8          appropriate after considering all factors involved. The 124 permit process ensures that plans to
 9          modify fisheries resources (e.g. stream channel, stream banks, etc.) either eliminate or diminish
10          potential adverse effects to those fisheries resources.
11   303(d) listings – Section 303(d) of the federal Clean Water Act (CWA) requires states to assess the
12          condition of their waters to determine where water quality is impaired (does not fully meet
13          standards) or threatened (is likely to violate standards in the near future). The result of this review
14          is the 303(d) list, which must be submitted by each state to the U.S. Environmental Protection
15          Agency (USEPA) every other year. The 303(d) list in Montana is administered by the Montana
16          Department of Environmental Quality (MDEQ).
17   Animal unit (AU) – An animal unit is one mature cow of approximately 1,000 pounds and a calf up to
18         weaning, usually 6 months of age, or their equivalent.
19   Animal unit month (AUM) – The amount of forage required by an animal unit for one month.
20   Bankfull depth – The depth of water in a stream as measured from the surface to the channel bottom
21         when the water surface is even with the top of the streambank.
22   Bankfull flows – The bankfull flow stage corresponds to the discharge at which channel maintenance is
23         the most effective, that is, the discharge at which moving sediment, forming or removing bars,
24         forming or changing bends and meanders, and generally doing work that results in the average
25         morphologic characteristics of channels.
26   Best Management Practices (BMPs) – A practice or combination of land use management practices that
27         are used to achieve sediment control and protect and protect soil productivity and prevent or
28         reduce non-point pollution to a level compatible with water quality goals. The practices must be
29         technically and economically feasible and socially acceptable.
30   Best Management Practice Audit – An established monitoring and reporting process conducted both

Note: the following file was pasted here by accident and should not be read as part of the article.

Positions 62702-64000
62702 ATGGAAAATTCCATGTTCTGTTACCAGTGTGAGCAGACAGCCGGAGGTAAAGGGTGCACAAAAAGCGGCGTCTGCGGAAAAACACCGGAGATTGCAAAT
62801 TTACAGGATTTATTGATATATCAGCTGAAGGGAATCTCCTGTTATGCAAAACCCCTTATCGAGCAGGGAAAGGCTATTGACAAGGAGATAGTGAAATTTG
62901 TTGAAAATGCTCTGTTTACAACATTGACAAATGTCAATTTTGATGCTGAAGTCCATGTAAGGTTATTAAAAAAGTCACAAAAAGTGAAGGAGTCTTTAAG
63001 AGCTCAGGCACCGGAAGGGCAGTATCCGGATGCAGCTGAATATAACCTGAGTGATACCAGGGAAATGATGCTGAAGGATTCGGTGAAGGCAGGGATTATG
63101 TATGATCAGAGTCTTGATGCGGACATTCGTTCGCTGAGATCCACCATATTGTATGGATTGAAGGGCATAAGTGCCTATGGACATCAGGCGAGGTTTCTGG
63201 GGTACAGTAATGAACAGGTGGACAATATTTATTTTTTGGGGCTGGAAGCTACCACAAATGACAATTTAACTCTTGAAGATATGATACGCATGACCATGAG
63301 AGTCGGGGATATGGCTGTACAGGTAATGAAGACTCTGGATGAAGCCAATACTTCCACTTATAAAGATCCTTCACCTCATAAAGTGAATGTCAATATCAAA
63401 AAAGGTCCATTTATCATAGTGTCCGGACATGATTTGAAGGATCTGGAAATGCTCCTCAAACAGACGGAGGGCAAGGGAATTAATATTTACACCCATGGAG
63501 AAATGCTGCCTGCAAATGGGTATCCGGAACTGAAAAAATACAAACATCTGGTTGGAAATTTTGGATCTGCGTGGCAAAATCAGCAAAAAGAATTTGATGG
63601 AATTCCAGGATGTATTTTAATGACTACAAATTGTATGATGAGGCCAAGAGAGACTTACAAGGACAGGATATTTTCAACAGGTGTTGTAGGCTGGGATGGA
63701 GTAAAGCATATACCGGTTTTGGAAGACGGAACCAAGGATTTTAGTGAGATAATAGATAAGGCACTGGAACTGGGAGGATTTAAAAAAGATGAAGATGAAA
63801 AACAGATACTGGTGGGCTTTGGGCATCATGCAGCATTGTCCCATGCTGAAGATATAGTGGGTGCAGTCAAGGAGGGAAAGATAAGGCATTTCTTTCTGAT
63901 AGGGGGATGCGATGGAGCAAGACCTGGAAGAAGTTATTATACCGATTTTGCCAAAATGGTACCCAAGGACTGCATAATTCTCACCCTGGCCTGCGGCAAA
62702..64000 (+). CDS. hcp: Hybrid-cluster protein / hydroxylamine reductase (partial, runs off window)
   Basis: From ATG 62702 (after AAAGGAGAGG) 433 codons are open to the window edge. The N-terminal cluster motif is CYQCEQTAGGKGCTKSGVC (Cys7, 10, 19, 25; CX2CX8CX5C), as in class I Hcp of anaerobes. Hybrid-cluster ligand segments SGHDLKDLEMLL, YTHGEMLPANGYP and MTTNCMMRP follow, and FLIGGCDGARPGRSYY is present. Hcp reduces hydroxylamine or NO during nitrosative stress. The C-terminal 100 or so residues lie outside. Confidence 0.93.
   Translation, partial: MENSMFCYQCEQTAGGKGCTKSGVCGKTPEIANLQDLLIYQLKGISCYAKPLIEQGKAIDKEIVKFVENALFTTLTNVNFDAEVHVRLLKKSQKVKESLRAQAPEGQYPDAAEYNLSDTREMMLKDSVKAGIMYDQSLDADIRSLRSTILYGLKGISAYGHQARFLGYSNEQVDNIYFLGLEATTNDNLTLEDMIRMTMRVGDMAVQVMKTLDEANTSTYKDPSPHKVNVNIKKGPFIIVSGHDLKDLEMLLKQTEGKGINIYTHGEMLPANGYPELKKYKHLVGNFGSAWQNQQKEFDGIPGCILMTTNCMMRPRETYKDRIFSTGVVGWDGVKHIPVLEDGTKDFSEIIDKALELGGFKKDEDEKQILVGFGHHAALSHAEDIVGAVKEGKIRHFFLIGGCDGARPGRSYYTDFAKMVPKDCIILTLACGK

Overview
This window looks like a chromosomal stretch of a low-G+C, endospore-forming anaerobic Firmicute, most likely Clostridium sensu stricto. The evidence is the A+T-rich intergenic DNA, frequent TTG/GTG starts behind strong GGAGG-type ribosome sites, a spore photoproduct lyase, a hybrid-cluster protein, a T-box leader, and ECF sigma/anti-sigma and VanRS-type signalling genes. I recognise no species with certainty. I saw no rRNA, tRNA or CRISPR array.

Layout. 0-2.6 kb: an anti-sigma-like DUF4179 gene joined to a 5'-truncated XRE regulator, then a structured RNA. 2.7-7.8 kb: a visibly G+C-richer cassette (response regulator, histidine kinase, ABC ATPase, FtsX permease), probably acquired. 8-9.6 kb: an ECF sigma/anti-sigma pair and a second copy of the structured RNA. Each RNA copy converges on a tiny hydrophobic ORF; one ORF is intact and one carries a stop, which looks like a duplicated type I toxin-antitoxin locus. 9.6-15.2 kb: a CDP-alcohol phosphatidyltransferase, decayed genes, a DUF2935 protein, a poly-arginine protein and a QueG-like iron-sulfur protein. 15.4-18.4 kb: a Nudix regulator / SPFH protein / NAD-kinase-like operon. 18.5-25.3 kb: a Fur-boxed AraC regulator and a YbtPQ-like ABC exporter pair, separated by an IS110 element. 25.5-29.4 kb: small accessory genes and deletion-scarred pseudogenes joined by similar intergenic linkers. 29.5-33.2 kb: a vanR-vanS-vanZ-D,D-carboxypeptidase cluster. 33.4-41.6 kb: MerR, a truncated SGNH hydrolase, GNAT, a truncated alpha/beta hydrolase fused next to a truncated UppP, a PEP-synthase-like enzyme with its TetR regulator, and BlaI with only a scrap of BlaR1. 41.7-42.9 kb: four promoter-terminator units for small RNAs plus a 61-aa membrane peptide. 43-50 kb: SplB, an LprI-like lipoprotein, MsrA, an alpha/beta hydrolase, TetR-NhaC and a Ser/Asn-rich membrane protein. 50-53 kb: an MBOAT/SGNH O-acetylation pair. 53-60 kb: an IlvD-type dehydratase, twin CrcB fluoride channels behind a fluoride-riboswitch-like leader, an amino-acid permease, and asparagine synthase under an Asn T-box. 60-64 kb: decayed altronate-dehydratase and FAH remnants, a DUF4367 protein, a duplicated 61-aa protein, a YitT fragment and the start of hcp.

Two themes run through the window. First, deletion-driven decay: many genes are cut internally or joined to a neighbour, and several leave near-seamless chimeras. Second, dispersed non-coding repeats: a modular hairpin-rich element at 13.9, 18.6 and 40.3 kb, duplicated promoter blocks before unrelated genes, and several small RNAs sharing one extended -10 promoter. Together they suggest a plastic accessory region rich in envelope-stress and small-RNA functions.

31         internally by DNRC (Internal BMP Audits) and by third parties (Statewide BMP Audits) to
32         evaluate and document the implementation and effectiveness of BMPs applied on individual
33         DNRC timber harvesting operations and associated site preparation, slash disposal, road
34         construction and road maintenance activities.
35   Board foot – A unit for measuring wood volumes. It is commonly used to express the amount of wood in
36          a tree, sawlog, or individual piece of lumber. One board foot is a piece of wood one foot long,
37          one foot wide, and one inch thick (144 cubic inches). A thousand board feet is abbreviated MBF.
38   Bottomless arch culvert – A three-sided culvert that allows a natural streambed in order to achieve
39         substrate and streamflow conditions similar to undisturbed channel conditions.
40   Box culvert – A concrete (pre-cast or cast-in-place) or metal rectangular culvert, which can be
41         countersunk in the streambed to provide substrate that emulates natural conditions.
42   Broadcast burning – A controlled burn, where the fire is intentionally ignited and allowed to proceed
43         over a designated area within well-defined boundaries for the reduction of fuel hazard after
44         logging or for site preparation before planting. Also called slash burning.


     Montana DNRC Forested Trust Land HCP                 7-1                                  Section 7 - Glossary
     Aquatic Conservation Strategies